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Advice on a good white primer?


Lionheart12
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I've used Krylon and duplicolor, so I will throw a vote in for either. I also bought GW chaos black (I know this is about white primer.) couldn't tell a difference other than it was black instead of white and costs a lot more. Recently I bought P3 spray white primer and guess what? Can't tell a difference from it and the Krylon and Duplicolor. So, there's my 4 cents...I also have primed in all sorts of weather and the key is to keep on shaking the can. I usually am shaking from 10-15 minutes before my first spray.

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Okay, first of all, thanks for all the responses. It was really helpful locating something I want to try out. Second, I think that I've been using the duplicolor surfacer. Third, I cannot find Duplicolor Sandable White Primer online, for some reason.

 

Thanks again for the good reception. :)

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Schmuck's errr Schuck's/O'Reily here in the west is where I pick up the white Dupi. Seems like that is the only place to pick up the white around here for some reason. Try looking at the various auto-part stores in your area.

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I've used many primers over the years, but RMS brush on gives me smoother coverage AND better adhesion than anything I've tried so far (my Tamiya hasn't been used yet, but Krylon, Duplicolor, Armory sprays have, as well as IWM brush-on, which also works well).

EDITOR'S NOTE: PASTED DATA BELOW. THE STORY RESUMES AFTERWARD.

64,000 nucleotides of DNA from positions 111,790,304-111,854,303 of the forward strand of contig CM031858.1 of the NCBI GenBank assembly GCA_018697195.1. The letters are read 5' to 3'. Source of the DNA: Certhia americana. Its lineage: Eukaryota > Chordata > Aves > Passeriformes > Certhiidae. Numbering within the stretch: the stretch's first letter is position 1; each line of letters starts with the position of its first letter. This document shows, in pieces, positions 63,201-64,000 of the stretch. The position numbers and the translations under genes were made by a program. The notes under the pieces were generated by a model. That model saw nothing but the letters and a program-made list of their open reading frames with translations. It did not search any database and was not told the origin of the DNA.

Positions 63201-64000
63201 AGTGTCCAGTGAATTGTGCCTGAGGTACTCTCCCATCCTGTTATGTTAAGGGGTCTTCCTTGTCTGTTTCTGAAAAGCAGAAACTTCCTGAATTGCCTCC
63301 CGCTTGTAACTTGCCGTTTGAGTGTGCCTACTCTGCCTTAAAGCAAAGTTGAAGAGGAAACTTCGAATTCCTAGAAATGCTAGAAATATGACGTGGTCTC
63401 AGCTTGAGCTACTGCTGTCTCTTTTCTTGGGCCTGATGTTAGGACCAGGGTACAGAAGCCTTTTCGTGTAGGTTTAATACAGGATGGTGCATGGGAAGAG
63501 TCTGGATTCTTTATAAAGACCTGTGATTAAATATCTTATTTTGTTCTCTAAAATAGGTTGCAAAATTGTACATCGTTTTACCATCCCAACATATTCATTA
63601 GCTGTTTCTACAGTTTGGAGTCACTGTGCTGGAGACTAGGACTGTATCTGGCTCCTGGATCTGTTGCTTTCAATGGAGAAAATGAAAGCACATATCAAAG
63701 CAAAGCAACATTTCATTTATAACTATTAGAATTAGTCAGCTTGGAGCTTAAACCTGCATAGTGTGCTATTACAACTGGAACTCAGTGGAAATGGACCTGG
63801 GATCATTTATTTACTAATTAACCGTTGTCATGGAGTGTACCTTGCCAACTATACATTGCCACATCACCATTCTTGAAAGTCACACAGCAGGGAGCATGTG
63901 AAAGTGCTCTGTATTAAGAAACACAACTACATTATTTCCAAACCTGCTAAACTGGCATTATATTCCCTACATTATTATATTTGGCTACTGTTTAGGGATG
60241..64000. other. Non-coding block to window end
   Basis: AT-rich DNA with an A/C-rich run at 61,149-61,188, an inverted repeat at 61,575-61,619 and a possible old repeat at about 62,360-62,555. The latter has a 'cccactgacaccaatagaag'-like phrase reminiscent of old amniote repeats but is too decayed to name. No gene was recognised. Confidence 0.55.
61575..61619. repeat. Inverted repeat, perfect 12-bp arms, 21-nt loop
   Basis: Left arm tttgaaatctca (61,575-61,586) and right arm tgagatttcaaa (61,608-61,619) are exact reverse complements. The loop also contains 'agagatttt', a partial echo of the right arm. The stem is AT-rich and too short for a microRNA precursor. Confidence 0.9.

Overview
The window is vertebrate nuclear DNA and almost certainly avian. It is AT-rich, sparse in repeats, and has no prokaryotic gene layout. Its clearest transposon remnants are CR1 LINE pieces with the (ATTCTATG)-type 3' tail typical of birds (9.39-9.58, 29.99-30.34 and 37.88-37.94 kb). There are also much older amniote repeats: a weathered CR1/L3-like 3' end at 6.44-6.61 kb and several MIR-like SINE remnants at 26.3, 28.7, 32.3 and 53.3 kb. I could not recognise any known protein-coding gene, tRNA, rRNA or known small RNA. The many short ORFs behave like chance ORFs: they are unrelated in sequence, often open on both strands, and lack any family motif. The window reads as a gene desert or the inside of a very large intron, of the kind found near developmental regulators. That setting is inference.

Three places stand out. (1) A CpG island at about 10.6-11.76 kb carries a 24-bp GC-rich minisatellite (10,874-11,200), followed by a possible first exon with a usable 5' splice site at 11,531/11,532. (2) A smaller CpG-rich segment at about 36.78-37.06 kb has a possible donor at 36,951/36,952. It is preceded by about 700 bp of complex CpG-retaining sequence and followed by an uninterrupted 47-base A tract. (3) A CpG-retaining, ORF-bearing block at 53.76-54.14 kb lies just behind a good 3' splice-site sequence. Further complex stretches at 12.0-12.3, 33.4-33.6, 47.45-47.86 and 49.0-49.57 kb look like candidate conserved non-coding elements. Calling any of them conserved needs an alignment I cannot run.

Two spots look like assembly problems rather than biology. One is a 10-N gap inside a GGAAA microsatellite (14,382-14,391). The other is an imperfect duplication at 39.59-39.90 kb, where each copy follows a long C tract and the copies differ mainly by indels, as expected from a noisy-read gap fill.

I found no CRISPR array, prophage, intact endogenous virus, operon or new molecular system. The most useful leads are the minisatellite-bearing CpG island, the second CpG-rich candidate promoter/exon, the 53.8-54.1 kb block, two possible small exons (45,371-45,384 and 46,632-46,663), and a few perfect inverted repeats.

Considering drying time, weather, etc., it's at least as fact and more convenient. Better for the environment, too.

 

Anyone have extra, I'm almost out :)

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I'm a big fan of grey Liquitex gesso as a "I can't wait seven months for it to be less humid" brush-on primer; I presume the white is similarly good stuff.

 

FWIW, don't try Krylon spray gesso... I like spray primer, and gesso for my canvases, so this seemed like a match made in heaven, but it's too thick for minis.

 

Duplicolor Sandable white auto primer all the way!

 

Later,

Laszlo

http://hot-lead.org

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I started with the Reaper Brush-On Primer and it seems to be working, but I probably am not knowledgeable enough to know if it wasn't working.

 

In terms of applying it, do you thin it out? Do you apply more than one coat?

 

Thanks!

Yes, you'll want to thin the brush-on primer and (most likely) paint it on in a few coats, letting each coat dry completely before adding the next. Here is another thread where thinning ratios and other aspects of brush-on priming are discussed. I found it quite helpful when I had similar questions.

 

Kang

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